Monday, 10 April 2017

"Made In Japan: Deluxe Edition" by DEEP PURPLE (May 2014 Universal/Purple 2CD Reissue – Kevin Shirley and Martin Pullan Remasters) - A Review by Mark Barry...

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"…This One's Called..."

There's a word that jumps to mind as you are assaulted by the first minute of "Highway Star" on Disc 1 - and that word is 'awesome'. It's a corny statement I know when it comes to hairy-assed reprobate Rock bands at the best of times. But like Little Feat, Thin Lizzy and The Allman Brothers - Deep Purple were always a muted thing in the studio. But come the live event - the Purps Mark II were a truly astounding thing to behold - a beast unleashed. And this fabulous 2014 Deluxe Edition 2CD sonic upgrade of one the great live albums of all time is only going to make matters worse for our aged and acing head-banging necks. I swear - this thing comes at you like a High Sea's Pirate who hasn't had rum or a woman for a month and has just landed at Portsmouth with a day pass from Black Beard - it's ready to rock and you'd better step aside pal...

UK released May 2014 - this new version of "Made In Japan" by DEEP PURPLE comes in a VINYL variant, a 2CD issue and a DELUXE 4-disc Box Set. This review is for the 2CD issue on Universal/Purple 3769640 (Barcode 0602537696406) and it breaks down as follows:

Disc 1 (Purple 3769641) - 76:08 minutes:
1. Highway Star
2. Child In Time
3. Smoke On The Water [Side 2]
4. The Mule
5. Strange Kind Of Woman [Side 3]
6. Lazy
7. Space Truckin' [Side 4]
Tracks 1 to 7 are the double-live album "Made In Japan" - released December 1972 in the UK on Purple Records TPSP 351 and April 1973 in the USA on Warner Brothers 2WS 2701. Tracks 1, 2, 5 and 7 were recorded in Osaka on 16 August 1972, 3 was on 15 August 1972 with 4 and 6 done on 17 August 1972.

Disc 2 (Purple 3769642) - 46:50 minutes:
1. Black Night
2. Speed King (both 15 August 1972)
3. Black Night
4. Lucille (both 16 August 1972)
5. Black Night
6. Speed King (both 17 August 1972)

I can remember buying my copy at Christmas in December 1972 enticed by that great sleeve and the `specially priced at £3.10 for a double' sticker (single albums were this price at the time). They even claimed in trade press adverts that it was `the best live recording ever made' - and when I got it home and plopped into on trusty Garrard SP25 - they weren't joking. So what's different?

The 1998 EMI 2CD reissue featured a PETER MEW remaster from original tapes (done at Abbey Road) with CD2 giving us only 3 of the "Encore" tracks (4, 5 and 6 on Disc 2 above). It had different artwork and a pretty good 16-page booklet with excellent liner notes from SIMON ROBINSON. MALCOM DOME takes over the reign for the liner notes on this new version, the original gold artwork of the LP is reinstated on the fold-out card digipak and the inner gatefold of the digipak apes the original vinyl issue from all those years ago (all much to the delight of fans). There's even 3 new tracks added onto CD2 completing the Encores and the new 16-page booklet has contributions from Slash of Guns `N Roses, photos from the shows and even tape boxes pictured. But the big news is a double-whammy of new remasters- KEVIN SHIRLEY has handled the album on CD1 while MARTIN PULLAN has done the Encores on CD 2 - and the wallop off these is unbelievable.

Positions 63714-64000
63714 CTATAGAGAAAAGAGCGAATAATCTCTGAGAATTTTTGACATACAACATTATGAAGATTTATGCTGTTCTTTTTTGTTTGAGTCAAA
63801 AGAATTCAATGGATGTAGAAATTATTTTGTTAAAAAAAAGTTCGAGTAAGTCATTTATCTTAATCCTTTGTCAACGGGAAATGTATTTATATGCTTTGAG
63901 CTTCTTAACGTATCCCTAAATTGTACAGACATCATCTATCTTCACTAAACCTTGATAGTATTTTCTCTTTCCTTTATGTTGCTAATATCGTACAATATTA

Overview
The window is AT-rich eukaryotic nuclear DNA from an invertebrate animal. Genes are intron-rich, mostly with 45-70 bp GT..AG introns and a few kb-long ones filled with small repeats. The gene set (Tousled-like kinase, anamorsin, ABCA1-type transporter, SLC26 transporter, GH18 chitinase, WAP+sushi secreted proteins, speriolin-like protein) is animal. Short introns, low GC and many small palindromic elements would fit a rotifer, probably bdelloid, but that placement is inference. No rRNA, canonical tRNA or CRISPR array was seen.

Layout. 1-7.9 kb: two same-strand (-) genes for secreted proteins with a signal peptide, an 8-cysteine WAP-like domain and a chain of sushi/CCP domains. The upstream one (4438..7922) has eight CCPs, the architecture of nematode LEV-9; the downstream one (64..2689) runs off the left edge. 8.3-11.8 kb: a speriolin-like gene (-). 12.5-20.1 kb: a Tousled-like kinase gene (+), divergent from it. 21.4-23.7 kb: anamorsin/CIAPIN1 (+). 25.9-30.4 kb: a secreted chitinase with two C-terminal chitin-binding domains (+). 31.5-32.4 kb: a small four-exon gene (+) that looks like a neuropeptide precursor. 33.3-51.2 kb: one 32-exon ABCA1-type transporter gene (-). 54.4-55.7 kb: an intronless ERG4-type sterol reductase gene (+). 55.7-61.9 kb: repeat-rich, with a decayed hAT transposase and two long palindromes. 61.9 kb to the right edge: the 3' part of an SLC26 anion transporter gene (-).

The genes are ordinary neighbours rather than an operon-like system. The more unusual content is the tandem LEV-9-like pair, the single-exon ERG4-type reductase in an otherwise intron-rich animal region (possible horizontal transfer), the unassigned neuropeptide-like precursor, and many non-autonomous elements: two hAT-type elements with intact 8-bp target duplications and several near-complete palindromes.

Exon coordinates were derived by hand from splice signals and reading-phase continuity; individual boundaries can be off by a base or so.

What gets you straight away is the separation of the instruments - especially JON LORD on Organ and the Rhythm Section of ROGER GLOVER and IAN PAICE on Bass and Drums respectively. The incendiary guitar pyrotechnics of RITCHIE BLACKMORE and the sheer Classic Rock vocal power of IAN GILLIAN remain intact - but it's the others you now hear when for years they were at the back of the mix. The opener "Highway Star" (from "Machine Head") is a stunner. Before you only heard Blackmore's riffage and slides - now the bass, drums and organ are `there' suddenly too - and man was this band tight - and that organ solo is still a thing of wonder. The lengthy "Child In Time" is hissy in places but it still packs a punch that shows the band at the height of their powers. What can you say about the opening riffs of "Smoke On The Water" - probably the most famous power chords ever played. As the crowd claps and Ian Paice's high-hats and bass drum starts to kick in - now you can really `hear' it.

Always an underappreciate "Fireball" gem - "The Mule" allows both Lord and the boys in the back full reign once the guitars die down - great stuff. Classic Rock doesn't get more butt swaggering than the brilliant "Strange Kind Of Woman" (a single only release in the UK) - and even at nearly ten-minutes it doesn't overstay its welcome. I love the amps buzzing at the beginning of "Lazy" and that ear-splitting Organ solo where you think he's going to beat that instrument into submission no matter what ("Louie Louie") - followed by his brilliant clap-along intro to the song (it sounds so good too). You have to say something at this stage about Blackmore's guitar playing - utterly brilliant - and like Beck - he seemed able to take on any style. At nearly twenty minutes the Side 4 finisher can be a bit much to take but audio-wise - it's much more powerful - the drums and vocals especially (Gillan whipping the crowd into a "come on!" frenzy).

Brilliant - definitive - rocking like Gibraltar - "Made In Japan" has always had a special place in my heart and it's back to stay...

PS: this review is dedicated with affection to MICK KEATING - a Dublin friend of mine who adored this record. He passed away in the Eighties and is buried in the same graveyard as another hero of ours - Phil Lynott...

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